How to manage in the workplace?

As we’ve mentioned there are many reasons why an employer may decide to sell their business.

As an employer, you need to ensure that your employees are protected through the process.

There are ways for employers to manage TUPE in the workplace.

List employees entitled to transfer

Employers should start identifying affected employees for the transfer. They should also look at each employee’s employment contract, especially their holiday and pensions.

Employers need to follow the legal steps when they are transferring employees to make sure they don’t unfairly dismiss their employees.

Hold meetings with the affected employees

The employer needs to consult with the affected employee (or representative). In these meetings, you should cover the following,

  • Why is the transfer happening?
  • When will it be taking place?
  • Who’s affected by the transfer?
  • What are the new proposed measures?

Manage the transfer timeline

TUPE takes longer than you expect.

There isn’t a legal timeframe under UK law, although the outgoing employer needs time to give the new employer the correct information about the employees. This needs to be done at least 28 days before the transfer date.

Inform and consult representatives

The outgoing employer needs to let their employee’s representatives know about the move, this should be done in a similar way to how the employer tells their employees.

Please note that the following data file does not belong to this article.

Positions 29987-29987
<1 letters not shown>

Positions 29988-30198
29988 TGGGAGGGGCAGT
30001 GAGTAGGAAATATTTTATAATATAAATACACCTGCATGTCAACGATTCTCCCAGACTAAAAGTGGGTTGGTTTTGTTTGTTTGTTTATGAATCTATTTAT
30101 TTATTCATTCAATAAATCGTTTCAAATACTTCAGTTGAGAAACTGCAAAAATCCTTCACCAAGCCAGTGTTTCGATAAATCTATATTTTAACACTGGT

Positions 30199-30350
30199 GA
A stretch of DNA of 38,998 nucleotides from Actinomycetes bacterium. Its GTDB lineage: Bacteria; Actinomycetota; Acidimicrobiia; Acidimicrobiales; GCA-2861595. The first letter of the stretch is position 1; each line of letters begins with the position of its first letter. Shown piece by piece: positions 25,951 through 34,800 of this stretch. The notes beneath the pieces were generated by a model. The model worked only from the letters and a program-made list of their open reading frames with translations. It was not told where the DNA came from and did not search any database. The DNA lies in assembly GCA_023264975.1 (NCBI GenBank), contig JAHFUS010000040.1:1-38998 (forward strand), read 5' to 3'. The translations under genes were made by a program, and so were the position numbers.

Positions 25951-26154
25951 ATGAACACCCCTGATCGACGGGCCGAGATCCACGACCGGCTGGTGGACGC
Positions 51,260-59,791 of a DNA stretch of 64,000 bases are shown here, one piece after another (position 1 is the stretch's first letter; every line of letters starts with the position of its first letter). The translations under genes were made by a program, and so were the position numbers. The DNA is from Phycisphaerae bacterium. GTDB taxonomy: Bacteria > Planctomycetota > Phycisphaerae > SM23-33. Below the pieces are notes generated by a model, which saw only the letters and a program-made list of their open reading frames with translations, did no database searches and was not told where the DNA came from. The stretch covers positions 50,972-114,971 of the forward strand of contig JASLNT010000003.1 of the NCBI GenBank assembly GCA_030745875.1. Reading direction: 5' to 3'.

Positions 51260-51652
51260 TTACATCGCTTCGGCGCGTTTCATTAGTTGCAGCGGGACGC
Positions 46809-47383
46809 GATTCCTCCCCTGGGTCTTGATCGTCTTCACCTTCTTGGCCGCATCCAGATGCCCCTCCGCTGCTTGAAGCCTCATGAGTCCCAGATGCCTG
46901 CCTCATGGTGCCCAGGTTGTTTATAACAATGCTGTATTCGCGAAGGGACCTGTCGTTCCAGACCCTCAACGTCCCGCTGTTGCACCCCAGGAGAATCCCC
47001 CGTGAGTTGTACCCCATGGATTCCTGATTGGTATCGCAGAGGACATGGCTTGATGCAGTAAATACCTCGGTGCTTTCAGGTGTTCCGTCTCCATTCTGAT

The TUPE checklist for transferring employees

What happens after TUPE?

Once the outgoing employer has told the transferring employees or their representatives, they need to let the incoming employer know. They will need to give the following information,

  • Employee details (name, job title, job description).
  • Contractual terms (including collective agreements).
  • Disciplinary or grievance reports (from the last two years).

Create a post-transfer strategy

Sometimes the new employer may struggle to follow existing employment rights. As the outgoing employer, you can help manage this by creating a post-transfer strategy.

This will help the incoming employer settle into their role and help to boost employee engagement. The strategy can also be used as team building between the new employees and the transferred employees.

Creating a robust post-transfer strategy will help reduce disruption or confusion during the move.

Handling transfer rejections

Employers may face a situation where the employee doesn’t want to be transferred. This could be down to them not wanting to work for the incoming employer or disagreeing with the proposed measures.

If some of the transferring employees don’t want to be transferred, you can treat this like a resignation. Meaning that their employment contract will end at the time of the transfer.

Download our TUPE checklist

We all know that transferring employees and business is a complex and time-consuming task.  At Employer Advice, we’ve put together a TUPE transfer checklist to help you ensure that all the tasks and information are passed on to the new employer.

Employer Advice has a team of dedicated HR and employment law experts who only work with employers. With over 80 years of experience in helping employers take the stress of handling their HR and employment law obligations. Get in touch with one of the Employer Advice experts on 0800 470 0613.


Need personalised help with the tupe checklist?

Employer Advice Process Data Securely.